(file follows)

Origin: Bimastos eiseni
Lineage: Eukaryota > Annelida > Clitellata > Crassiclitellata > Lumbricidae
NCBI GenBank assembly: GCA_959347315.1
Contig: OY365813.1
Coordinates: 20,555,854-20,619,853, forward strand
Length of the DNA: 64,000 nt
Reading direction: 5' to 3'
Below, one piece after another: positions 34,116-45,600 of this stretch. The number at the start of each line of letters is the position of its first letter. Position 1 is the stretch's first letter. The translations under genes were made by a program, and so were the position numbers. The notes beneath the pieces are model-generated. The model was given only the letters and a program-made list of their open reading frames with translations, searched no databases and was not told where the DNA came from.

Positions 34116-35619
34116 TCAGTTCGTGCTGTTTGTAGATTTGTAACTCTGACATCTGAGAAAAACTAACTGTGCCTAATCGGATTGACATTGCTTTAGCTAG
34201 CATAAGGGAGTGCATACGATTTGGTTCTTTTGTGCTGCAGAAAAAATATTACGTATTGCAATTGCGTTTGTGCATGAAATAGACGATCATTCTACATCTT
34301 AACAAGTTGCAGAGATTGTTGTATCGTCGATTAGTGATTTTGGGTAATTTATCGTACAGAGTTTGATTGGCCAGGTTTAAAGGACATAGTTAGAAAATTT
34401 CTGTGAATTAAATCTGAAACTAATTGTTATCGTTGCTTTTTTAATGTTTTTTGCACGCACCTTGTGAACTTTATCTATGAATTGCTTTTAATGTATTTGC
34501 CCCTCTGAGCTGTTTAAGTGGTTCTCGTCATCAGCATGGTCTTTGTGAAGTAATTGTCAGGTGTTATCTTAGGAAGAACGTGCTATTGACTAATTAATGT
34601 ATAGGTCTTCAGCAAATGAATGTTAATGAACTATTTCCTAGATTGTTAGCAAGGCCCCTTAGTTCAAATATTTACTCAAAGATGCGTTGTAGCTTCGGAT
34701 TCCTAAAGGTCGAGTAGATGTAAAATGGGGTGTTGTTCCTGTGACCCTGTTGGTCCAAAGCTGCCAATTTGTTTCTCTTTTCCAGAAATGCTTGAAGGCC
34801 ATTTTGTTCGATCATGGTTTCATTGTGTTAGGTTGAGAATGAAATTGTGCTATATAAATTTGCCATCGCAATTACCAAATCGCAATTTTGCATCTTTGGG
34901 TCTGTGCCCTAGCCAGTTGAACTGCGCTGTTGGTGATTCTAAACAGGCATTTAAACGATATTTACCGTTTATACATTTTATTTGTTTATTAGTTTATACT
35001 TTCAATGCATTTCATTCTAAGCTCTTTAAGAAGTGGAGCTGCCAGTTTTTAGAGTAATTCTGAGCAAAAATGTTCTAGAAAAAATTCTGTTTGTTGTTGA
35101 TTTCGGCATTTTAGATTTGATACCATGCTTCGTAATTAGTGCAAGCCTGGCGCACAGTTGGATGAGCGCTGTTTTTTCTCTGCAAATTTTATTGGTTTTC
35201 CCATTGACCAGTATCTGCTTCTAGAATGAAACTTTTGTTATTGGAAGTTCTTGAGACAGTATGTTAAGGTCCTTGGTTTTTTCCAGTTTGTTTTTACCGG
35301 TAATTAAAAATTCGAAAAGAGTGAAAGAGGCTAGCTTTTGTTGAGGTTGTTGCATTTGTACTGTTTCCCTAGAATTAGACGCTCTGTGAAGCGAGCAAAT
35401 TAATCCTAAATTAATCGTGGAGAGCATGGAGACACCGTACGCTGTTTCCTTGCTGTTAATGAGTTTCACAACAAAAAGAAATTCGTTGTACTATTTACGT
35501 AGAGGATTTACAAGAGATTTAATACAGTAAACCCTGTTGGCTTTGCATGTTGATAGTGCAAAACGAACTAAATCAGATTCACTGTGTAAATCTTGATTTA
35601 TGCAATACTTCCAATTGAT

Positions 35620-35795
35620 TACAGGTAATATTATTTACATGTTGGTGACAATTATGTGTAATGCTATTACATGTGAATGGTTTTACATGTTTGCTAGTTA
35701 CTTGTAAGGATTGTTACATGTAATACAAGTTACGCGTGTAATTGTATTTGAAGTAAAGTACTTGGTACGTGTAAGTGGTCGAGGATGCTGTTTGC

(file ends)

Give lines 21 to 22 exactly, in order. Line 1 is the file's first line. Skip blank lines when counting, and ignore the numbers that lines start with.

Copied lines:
35201 CCATTGACCAGTATCTGCTTCTAGAATGAAACTTTTGTTATTGGAAGTTCTTGAGACAGTATGTTAAGGTCCTTGGTTTTTTCCAGTTTGTTTTTACCGG
35301 TAATTAAAAATTCGAAAAGAGTGAAAGAGGCTAGCTTTTGTTGAGGTTGTTGCATTTGTACTGTTTCCCTAGAATTAGACGCTCTGTGAAGCGAGCAAAT